If one steps on a cockroach on Shabbos and the cockroach is then mutilated to the point that it will surely die, is one then allowed to kill it?

Is it allowed to kill the cockroach because essentially it is now a living corpse?

  • Are you asking if the melacha of shechitah was already accomplished by mutilating it, such that you can't perform "shechitah" a second time on the same creature? Meaning if you fatally shoot an animal can you cut off its head?
    – robev
    Commented Jun 7, 2021 at 8:10
  • @robev No, that is not what I had in mind when I asked the question.
    – Nosson
    Commented Jun 7, 2021 at 8:48
  • Probably not. he.wikisource.org/wiki/… ובן שמנה המונח בחלון אתיא אמיה דריא ליה יבשבת דתניא כבן שמנה הרי הוא כאבן ואסור לטלטלו בשבת אבל אמו שוחה עליו ומניקתו מפני הסכנה So the insect should not be better than a premature baby.
    – The GRAPKE
    Commented Jun 7, 2021 at 8:55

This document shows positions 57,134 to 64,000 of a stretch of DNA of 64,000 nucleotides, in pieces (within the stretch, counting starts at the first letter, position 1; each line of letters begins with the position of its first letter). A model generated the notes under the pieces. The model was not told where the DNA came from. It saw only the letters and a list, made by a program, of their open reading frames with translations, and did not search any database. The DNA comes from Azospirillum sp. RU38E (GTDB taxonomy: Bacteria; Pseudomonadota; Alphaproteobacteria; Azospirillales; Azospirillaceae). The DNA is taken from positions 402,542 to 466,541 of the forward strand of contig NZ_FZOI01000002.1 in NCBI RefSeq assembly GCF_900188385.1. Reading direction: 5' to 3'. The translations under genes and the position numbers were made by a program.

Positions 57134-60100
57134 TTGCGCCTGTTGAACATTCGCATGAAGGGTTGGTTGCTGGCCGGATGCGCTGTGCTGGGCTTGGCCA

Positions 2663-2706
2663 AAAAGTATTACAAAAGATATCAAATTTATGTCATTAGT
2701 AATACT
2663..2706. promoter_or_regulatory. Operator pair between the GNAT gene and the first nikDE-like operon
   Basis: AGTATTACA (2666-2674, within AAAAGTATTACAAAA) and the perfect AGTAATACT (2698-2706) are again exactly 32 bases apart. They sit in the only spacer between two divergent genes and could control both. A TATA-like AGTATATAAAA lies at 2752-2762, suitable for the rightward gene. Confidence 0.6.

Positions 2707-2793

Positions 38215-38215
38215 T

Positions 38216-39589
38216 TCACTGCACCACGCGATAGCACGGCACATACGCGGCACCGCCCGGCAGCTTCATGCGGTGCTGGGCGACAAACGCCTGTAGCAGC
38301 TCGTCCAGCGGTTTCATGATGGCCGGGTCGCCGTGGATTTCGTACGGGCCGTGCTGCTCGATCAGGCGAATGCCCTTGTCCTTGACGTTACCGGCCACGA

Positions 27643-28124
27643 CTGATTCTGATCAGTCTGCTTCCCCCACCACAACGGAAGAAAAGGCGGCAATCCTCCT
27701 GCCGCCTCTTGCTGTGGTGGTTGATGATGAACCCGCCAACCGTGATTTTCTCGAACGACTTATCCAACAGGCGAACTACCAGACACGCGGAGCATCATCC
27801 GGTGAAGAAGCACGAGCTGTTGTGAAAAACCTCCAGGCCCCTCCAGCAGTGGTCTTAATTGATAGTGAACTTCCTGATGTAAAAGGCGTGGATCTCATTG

• So what did you have in mind? Can you make your intent clearer?
    – robev
    Commented Jun 7, 2021 at 9:13
  • 1
    – Joel K
    Commented Jun 7, 2021 at 10:45

1 Answer 1


R Dovid Ribiat answers your question in his book The 39 melochos (vol 3, p. 888)

It is questionable wether killing a mortally ill or wounded animal is the melocho m'deoraisa of Schochait. In any case, doing so is not actually permitted. "Mercy killing" situations are common examples of this [question].

Example: One who notices a badly wounded bird or similar creature and perceives that it is suffering great pain, may not kill it on Shabbos to put it out of its misery. However he may apprise a non-Jew of the problem and allow the non-Jew to kill the animal.

In the footnotes, he brings various relevant sources, e.g., Minchat Chinuch 32:1, Sanhedrin 78a, MT Rotzeach uShmirat Nefesh 2:7-8.

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